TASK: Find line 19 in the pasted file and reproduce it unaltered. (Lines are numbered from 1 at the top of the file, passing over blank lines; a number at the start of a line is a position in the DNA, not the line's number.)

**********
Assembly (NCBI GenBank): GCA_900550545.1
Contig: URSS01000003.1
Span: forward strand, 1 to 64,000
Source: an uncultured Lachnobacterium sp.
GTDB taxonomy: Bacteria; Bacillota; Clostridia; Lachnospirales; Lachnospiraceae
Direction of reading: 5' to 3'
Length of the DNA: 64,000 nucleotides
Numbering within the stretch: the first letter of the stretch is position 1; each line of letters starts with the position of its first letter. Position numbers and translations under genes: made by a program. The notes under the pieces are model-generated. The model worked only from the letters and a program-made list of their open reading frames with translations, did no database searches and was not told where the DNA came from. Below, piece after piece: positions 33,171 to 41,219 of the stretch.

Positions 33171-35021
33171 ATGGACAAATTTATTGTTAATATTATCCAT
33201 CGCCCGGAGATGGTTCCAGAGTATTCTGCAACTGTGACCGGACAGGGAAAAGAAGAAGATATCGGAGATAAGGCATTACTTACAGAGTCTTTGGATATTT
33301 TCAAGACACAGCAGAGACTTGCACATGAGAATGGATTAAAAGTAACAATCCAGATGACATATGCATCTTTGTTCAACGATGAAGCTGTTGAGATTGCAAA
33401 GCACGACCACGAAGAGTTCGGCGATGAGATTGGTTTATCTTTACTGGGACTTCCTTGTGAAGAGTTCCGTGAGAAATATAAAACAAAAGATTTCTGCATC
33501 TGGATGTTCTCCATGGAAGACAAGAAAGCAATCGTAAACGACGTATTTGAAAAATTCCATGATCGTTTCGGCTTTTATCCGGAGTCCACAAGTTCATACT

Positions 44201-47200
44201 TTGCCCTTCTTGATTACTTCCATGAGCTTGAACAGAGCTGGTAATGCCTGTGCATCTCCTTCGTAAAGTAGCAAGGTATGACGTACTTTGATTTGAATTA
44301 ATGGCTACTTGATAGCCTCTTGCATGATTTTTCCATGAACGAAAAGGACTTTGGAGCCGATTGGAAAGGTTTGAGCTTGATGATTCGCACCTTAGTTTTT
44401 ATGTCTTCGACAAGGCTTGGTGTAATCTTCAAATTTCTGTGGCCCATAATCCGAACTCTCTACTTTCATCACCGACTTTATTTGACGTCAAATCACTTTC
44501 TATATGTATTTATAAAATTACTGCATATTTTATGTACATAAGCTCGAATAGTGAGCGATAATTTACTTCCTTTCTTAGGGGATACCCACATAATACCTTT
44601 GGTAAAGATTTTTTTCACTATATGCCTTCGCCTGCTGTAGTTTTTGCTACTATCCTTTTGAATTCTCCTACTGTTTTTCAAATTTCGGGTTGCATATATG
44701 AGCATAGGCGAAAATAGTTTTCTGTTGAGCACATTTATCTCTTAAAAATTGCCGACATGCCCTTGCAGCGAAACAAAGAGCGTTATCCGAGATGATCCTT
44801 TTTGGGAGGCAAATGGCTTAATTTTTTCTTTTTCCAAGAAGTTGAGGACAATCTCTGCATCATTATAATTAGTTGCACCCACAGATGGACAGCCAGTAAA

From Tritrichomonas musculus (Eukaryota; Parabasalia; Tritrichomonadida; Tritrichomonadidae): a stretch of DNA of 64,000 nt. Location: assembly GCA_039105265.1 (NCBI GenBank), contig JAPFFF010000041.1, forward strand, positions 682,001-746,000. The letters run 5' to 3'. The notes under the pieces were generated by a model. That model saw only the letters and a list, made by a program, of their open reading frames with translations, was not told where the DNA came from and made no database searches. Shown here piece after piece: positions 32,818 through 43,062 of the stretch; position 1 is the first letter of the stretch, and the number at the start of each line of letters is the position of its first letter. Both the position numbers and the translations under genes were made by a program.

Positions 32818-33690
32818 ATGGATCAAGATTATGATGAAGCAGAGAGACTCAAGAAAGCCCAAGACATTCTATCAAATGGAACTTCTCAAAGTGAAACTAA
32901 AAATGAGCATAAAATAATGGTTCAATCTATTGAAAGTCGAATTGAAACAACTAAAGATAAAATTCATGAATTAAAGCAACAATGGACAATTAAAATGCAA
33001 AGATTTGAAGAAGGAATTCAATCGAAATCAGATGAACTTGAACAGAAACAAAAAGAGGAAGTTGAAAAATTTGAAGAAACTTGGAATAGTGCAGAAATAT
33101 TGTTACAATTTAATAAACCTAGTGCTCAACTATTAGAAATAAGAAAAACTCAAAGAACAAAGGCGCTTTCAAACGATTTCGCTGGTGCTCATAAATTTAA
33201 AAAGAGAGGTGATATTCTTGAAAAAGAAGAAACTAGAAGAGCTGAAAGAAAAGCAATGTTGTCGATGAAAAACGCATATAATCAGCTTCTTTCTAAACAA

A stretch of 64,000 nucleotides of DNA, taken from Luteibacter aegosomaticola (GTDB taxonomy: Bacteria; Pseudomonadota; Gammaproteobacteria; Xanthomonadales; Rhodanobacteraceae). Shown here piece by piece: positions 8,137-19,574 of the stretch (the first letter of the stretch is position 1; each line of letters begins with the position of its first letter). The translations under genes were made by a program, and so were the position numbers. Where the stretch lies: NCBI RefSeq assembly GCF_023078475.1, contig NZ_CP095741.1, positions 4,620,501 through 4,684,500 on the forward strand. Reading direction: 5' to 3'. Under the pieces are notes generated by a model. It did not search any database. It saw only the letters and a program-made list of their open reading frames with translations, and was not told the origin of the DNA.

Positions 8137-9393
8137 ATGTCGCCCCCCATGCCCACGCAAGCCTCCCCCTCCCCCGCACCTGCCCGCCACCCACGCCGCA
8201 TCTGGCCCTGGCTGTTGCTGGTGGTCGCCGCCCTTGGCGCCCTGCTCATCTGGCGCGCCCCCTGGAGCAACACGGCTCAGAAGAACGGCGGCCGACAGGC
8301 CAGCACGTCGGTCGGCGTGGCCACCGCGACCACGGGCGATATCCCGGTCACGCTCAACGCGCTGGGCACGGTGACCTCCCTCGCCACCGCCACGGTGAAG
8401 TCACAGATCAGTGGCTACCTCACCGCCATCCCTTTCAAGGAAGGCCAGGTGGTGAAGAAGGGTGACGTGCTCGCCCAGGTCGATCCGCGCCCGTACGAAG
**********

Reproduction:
44501 TATATGTATTTATAAAATTACTGCATATTTTATGTACATAAGCTCGAATAGTGAGCGATAATTTACTTCCTTTCTTAGGGGATACCCACATAATACCTTT